So where do I begin with trying to describe this hellspawn of a game? To be honest I’m still trying to recover from the few hours of constant adrenaline  pumping around my body from playing. Doom is mental, and it does mental well. The game starts out swiftly, straight away putting a laser pistol in my hand to defend from the incoming flows of zombie-esque demons. It was safe to say from this point that Doom was going to be something special. And it really was.

If you’re like me and have grown up with PC games for pretty much your entire life, you would have come across the original Doom released in 1993. It was an absolute gamechanger, a first person shooter with no ability to look up or down. But even still, it was great. My father told me  when I mentioned that he should give the new one a try that he sunk an entire night and most of the next morning into finishing it. That’s where the nostalgia comes from.

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You will recognise the not so friendly faces of Doom’s universe. Demons from the original game that have had some kind of drug infused injection to seem more harmful and deadly. I mean I felt like these things were wanting to hurt me. They’re relentless, and there is a lot of them. Which is what makes Doom so cool. You have to be on your toes. There isn’t really much chance of getting lost navigating the levels, and although they look beautiful, especially if you’re rocking some decent hardware, they’re boring. However, as soon as you enter battle this feeling of dullness is completely forgotten. During downtimes there is the chance to hunt down secret locations. There are usually three to find in every single level, and some hold some pretty decent upgrade stuff. The others give you a small statue type reward of your soldier which is fine, but not really worth the extra time you’ll be putting into the shooter.

Doom has been improved since the original, now offering a more personal play style. These come in the form of upgrades to your gun and your armour. After all, you are fighting the demons of hell. Gun upgrades for example come in the way of firepower. Your shotgun, which I personally love, has the ability to be able to charge three shots to fire in one go, or to pump an explosive towards an enemy. The heavy machine gun, if upgraded the right way can fire out tiny missiles as bullets to really give the enemies something to run from. Although they don’t, ever. Give me a break God Damnit!

Doom’s violence, of blood and guts gibs flying from enemy stomachs also come in the form of Glory Kills. These can be activated once you have stunned an enemy with a swift melee attack. You gain some potential rewards for getting kills such as health and ammo but for a glory kill you’re always given an influx of health. This gives you a want to be in the centre of the fray all the time, even if you are on a very small percentage of health. It incentivized you to be daring rather than that cautious guy in the corner. +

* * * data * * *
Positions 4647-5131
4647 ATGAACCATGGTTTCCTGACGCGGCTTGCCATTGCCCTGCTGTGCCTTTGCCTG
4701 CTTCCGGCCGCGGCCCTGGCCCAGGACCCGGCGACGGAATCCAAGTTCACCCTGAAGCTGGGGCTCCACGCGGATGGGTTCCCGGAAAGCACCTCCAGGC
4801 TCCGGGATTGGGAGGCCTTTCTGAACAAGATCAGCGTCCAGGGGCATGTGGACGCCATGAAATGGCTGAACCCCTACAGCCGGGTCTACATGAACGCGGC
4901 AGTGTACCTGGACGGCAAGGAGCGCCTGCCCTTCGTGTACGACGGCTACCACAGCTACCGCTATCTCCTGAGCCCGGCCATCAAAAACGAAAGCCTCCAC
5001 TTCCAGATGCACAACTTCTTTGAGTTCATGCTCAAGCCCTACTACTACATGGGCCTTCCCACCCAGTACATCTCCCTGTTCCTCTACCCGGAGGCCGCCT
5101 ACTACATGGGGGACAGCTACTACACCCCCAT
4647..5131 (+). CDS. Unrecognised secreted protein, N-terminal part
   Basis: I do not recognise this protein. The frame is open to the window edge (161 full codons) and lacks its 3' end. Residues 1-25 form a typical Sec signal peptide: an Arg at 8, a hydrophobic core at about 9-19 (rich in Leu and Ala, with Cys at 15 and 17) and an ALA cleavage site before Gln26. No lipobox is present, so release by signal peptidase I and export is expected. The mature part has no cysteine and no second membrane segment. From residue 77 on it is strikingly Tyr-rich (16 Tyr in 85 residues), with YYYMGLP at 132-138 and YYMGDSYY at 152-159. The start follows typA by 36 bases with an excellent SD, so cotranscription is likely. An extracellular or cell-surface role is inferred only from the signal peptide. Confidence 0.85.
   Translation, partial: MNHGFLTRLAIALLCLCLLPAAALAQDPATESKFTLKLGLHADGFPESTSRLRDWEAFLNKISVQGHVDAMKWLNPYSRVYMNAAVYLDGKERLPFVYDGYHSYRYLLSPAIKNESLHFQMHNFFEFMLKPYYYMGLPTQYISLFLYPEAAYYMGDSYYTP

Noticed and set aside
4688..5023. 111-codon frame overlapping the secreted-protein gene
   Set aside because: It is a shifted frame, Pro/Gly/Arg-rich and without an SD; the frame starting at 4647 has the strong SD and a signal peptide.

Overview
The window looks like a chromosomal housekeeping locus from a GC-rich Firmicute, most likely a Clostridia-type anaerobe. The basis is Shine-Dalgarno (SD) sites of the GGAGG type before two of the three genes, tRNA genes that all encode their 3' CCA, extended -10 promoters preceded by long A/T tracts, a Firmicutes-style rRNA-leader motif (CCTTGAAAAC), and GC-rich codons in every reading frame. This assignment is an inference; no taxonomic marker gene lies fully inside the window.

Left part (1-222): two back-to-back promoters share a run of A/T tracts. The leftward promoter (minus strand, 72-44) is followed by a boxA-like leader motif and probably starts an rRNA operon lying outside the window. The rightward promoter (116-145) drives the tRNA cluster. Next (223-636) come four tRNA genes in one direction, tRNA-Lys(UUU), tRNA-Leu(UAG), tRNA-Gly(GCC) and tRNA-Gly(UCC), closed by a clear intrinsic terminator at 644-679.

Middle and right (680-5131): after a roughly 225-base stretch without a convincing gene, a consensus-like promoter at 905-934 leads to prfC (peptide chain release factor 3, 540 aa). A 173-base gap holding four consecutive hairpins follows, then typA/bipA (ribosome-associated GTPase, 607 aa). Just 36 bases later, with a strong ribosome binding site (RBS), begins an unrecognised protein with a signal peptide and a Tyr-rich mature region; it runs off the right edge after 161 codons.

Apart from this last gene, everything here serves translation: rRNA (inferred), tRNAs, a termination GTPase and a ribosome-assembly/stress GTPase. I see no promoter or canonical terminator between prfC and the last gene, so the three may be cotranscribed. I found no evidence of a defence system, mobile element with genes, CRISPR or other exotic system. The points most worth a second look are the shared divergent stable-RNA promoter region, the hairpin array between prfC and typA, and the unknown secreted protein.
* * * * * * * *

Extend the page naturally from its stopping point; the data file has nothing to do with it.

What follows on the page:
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There is also a multiplayer mode which comes with a variety of Team Deathmatch and Domination game modes. Nothing really new and exciting here unfortunately and can really be compared to every single other multiplayer shooter out there. You fight to win, the more kills you get the higher chance of that win. That’s it. There are different loadouts you can customise yourself through a ranking unlock system, and it’s nice to see people’s body armour colour schemes, but it’s not exciting. There is a chance to step into a demon’s shoes though if you pick up the right enhancement from the ground, and that can be fun for a while. Don’t get me wrong, it’s still exciting and extremely quick, but it’s not different to what we’ve already seen time and time again.

There is a mode called Snapmap, a template driven map editor where players can produce their own arenas. Whether this is for competitive or co-operative, there are already large amounts of maps being released by players online. This gives Doom’s multiplayer huge replayability in a sense that everything you will be downloading is different from the last, however small or large. Co-operative horde type modes are usually a go-to for me, so I am super happy there is the ability to defend your arena with your friends.

Doom is exactly what it was back in 1993, a run-and-gun shooter. There is no difference, and it can get quite tedious and boring very quickly. However, the harder difficulty models does spice up your gameplay some what. Multiplayer is extremely standard but again, with the implementation of Snapmap’s custom level designs makes it feel fresh. I must say I did enjoy my time with Doom but once I complete it I can’t see myself really returning.

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Stef Murphy

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